Reply: This is one of the better questions I get and one of the more difficult ones to answer. The short answer is that springs are deceptively simple looking devices that are surprisingly difficult to work with. Rarely does sticking the whole thing on an elastic support provide the desired results. The longer answer is that spring support systems are usually combined with damping mechanisms to reduce oscillation, and it is the *careful* balance between the strength of these two components that will produce the right kind of behavior within a limited window of load weight and forces. They don't teach spring systems in school until you are in an advanced college physics course because even the simplest spring models require second order linear equations (differential equations beyond basic calculus) and imaginary numbers. It's not easy stuff. But if you decide to skip the physics models, you *might* get lucky with some random trial and error at your hardware store. However, regardless of your luck, any spring system design will be much more mechanically complex than the current design. It gets substantially more difficult to build and harder to work with because it's behavior becomes orientation dependent due to gravity.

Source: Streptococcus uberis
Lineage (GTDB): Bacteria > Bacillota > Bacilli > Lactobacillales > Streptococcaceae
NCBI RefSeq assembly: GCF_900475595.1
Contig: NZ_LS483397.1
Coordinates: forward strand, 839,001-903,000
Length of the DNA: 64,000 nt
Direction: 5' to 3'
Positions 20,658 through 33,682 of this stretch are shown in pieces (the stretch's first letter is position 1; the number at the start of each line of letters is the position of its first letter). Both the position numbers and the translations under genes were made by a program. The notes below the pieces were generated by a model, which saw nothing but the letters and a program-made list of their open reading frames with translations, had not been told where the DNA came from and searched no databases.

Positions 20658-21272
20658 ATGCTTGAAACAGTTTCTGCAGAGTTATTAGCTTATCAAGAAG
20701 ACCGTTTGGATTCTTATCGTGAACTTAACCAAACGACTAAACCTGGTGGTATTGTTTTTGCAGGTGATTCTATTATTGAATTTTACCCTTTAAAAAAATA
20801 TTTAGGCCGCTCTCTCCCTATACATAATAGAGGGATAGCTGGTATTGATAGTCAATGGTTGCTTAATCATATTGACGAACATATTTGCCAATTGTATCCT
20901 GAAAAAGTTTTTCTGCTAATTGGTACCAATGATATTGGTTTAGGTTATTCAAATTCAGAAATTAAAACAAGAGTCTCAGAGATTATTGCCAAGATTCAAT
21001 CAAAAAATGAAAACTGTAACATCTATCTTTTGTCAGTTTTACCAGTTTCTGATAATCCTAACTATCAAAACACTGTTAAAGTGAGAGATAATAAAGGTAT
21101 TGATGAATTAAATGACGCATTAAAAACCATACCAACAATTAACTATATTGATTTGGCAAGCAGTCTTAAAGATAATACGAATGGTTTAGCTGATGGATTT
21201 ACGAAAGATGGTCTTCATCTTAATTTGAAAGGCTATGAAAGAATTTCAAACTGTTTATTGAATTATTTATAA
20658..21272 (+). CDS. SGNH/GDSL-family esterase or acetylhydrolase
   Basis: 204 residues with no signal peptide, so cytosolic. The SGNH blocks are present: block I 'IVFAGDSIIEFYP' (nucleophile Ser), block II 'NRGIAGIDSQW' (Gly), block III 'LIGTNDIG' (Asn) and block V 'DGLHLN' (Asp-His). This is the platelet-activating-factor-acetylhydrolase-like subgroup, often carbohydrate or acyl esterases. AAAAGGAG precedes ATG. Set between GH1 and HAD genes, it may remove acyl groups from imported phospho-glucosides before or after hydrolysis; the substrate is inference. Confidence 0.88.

Suggestion: Center of gravity! Torque! Moment of inertia! Lever! Mass! Balance! Acceleration! Force!
Reply: Yes, I am impressed by your physics vocabulary and yes all of these concepts are quite relevant in designing a steadycam. No, this design does not really address these except in the crudest manner. Yes, I know this. No, Iím not going to change the design. Yes, I do understand physics. No, I do not think I am a ninny. There are thousands of improvements that could be made to this design to become the worldís best camera stabilization tool. But, things get much harder to build and much more expensive very very quickly. As soon as you do that, you are missing the point of this original design and why I created this tutorial. If you poke around www.steadicam.com, you can find documents that go into a deep discussion about the physics behind thier stabilizers and learn about thier "Dynamic Balance" system. I refer you to that if you are interested in learning about these more sophisticated (and expensive) solutions.